By Maureen Post Special to Published Oct 12, 2009 at 12:52 AM

In early September, Staff Writer Molly Snyder Edler sat down with Bon Iver's Justin Vernon to talk about his album and ongoing tour.

When asked for insight into tonight's show at the Riverside Theater, Vernon replied, "We've gotten better -- but we want to keep it pretty intimate and down-to-earth."

For those of us lucky enough to be among the sold out crowd, we can assure you that's exactly what went down.

The Daredevil Christopher Wright, also from Eau Claire, kicked things off promptly at 8 p.m. followed by Bon Iver -- around 9:30 p.m. -- for a solid hour and a half.

I was caught waiting in the bathroom when the show started and as I rushed from the fourth level to my seat on the floor, I realized the stairwells, hallways and lobby were completely deserted. Every last soul was attentively in its seat.

Vernon, along with four bandmates, rotated both instruments and dominant roles throughout the set. Although Vernon joked about the limited band repertoire, the set list included everything from "Creature Fear" and "Skinny Love," off the album, to "Blood Bank" and "Beach Baby," from the EP. The live show bonus was a cover of The Outfield's "Your Love."

The band, overtly conscientious of it being the tour's final show, thanked the audience repeatedly for their support of both AIDS Walk Wisconsin and the band throughout the tour.

Representative of the album, Vernon at times sat solo on stage with soft, angelic lyrics. But surprisingly, the show was as intense and aggressive as it was subdued and reflective. On stage, Vernon and his band mates had lively exchanges, playing off each other and the audience with humility and humor.

Vernon's style of singer / songwriter performance is nothing new, yet his words and composition touched on a revolutionary honesty seldom reached and found solely in the depths of sorrow and a turn of rebirth. For in his words, there is as much hope as there is despair and even in his show tonight, he seems to find solace and insight in reflecting on the pain and confusion of his past.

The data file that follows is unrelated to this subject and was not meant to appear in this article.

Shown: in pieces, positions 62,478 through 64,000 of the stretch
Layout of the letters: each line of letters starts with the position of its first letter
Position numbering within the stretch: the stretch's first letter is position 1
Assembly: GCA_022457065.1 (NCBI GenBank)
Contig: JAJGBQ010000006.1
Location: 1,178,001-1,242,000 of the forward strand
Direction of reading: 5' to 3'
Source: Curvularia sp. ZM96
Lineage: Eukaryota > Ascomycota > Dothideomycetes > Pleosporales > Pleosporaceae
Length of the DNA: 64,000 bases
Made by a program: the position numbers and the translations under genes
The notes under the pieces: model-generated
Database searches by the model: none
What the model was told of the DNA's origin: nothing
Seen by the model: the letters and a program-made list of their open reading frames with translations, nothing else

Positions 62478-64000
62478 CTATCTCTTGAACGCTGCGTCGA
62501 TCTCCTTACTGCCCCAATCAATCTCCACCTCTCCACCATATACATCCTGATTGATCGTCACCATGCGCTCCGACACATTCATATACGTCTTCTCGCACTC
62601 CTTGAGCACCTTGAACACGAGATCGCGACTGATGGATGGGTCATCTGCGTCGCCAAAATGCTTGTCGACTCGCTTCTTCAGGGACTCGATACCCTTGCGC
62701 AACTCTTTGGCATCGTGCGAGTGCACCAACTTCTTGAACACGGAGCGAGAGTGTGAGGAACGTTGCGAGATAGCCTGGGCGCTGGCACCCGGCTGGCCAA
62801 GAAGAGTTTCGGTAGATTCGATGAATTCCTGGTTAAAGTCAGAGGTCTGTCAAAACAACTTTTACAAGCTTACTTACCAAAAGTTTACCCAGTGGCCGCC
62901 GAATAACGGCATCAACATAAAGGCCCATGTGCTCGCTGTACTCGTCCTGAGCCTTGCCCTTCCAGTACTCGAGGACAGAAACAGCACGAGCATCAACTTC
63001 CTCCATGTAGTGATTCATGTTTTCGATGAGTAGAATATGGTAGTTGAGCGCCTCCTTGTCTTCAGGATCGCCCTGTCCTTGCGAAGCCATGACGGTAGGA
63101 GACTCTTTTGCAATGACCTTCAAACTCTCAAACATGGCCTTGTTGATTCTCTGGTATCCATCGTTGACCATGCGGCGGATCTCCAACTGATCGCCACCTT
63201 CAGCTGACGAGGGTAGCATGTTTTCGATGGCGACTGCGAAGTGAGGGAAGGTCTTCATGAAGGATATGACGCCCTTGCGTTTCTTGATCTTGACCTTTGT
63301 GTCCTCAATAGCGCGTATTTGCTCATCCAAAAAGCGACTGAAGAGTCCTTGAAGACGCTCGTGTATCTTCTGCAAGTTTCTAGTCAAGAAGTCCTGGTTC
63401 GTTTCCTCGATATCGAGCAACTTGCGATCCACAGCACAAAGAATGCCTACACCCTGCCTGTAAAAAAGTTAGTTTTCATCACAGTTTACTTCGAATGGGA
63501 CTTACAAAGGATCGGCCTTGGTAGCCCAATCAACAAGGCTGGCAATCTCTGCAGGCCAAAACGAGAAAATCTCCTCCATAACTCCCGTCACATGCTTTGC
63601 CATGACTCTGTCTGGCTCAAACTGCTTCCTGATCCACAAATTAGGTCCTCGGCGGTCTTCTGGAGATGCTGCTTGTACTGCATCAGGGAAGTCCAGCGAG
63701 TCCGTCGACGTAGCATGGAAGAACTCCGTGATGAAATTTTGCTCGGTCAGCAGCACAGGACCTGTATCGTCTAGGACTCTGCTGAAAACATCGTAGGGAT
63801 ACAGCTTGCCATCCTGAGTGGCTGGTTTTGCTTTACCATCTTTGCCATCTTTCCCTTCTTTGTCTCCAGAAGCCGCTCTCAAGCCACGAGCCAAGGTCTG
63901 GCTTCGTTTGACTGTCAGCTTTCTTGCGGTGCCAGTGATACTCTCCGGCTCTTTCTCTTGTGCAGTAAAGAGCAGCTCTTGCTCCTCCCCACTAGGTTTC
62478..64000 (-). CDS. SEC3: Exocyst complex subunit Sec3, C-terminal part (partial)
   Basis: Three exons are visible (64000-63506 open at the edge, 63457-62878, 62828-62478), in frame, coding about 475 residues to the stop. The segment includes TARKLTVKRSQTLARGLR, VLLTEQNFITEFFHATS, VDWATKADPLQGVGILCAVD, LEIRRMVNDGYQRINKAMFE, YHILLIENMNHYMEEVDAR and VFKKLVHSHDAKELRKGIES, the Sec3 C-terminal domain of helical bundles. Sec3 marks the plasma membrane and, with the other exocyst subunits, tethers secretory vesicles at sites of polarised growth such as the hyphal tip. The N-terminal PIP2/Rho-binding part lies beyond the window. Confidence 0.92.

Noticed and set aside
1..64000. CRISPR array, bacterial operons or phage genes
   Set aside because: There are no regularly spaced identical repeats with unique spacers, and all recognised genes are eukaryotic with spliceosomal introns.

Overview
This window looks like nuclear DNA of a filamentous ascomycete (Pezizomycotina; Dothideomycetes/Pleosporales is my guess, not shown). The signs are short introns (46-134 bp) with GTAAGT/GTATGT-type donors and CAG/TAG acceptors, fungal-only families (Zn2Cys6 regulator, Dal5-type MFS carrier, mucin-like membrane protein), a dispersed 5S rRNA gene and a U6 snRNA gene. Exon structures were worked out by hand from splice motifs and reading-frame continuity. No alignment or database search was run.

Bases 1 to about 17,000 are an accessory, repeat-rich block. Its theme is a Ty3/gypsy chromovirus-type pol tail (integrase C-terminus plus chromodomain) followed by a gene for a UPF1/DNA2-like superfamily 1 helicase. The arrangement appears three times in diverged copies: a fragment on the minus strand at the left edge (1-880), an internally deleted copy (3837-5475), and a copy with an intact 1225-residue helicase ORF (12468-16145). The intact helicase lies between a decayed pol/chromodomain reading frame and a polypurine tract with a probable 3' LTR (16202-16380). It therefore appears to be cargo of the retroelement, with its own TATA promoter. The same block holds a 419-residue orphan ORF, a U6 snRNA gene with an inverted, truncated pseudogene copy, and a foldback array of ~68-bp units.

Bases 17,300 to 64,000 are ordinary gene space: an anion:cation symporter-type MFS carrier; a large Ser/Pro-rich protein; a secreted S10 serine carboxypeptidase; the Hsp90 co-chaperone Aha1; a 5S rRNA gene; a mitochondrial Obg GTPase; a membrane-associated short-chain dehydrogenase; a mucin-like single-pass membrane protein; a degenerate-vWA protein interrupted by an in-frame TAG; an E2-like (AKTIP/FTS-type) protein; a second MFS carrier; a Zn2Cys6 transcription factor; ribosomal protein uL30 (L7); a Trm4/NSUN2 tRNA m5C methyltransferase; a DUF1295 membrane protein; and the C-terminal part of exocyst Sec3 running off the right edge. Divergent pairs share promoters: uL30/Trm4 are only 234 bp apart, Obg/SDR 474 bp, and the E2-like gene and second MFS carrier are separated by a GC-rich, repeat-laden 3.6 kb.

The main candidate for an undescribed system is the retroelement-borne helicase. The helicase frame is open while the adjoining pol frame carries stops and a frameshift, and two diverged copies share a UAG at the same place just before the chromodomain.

Crafted out of the isolation of living alone in northwestern Wisconsin, both the album and the live performance add an unrefined edge to a sense of inner transformation. Revealing himself with complete modesty, Bon Iver's music appeals as much because it's beautiful as because there's a relatable tinge running through every note.

Tonight's show followed a noon performance for AIDS Walk Wisconsin at Veteran's Park. Justin Vernon served as the honorary chair for this year's AIDS Walk.

Maureen Post Special to staff writer Maureen Post grew up in Wauwatosa. A lover of international and urban culture, Maureen received a bachelor’s degree in sociology from the University of Wisconsin-Madison.

After living on the east side of Madison for several years, Maureen returned to Milwaukee in 2006.

After a brief stint of travel, Maureen joined as the city’s oldest intern and has been hooked ever since. Combining her three key infatuations, Milwaukee’s great music, incredible food and inspiring art (and yes, in that order), Maureen’s job just about fits her perfectly.

Residing in Bay View, Maureen vehemently believes the city can become fresh and new with a simple move across town.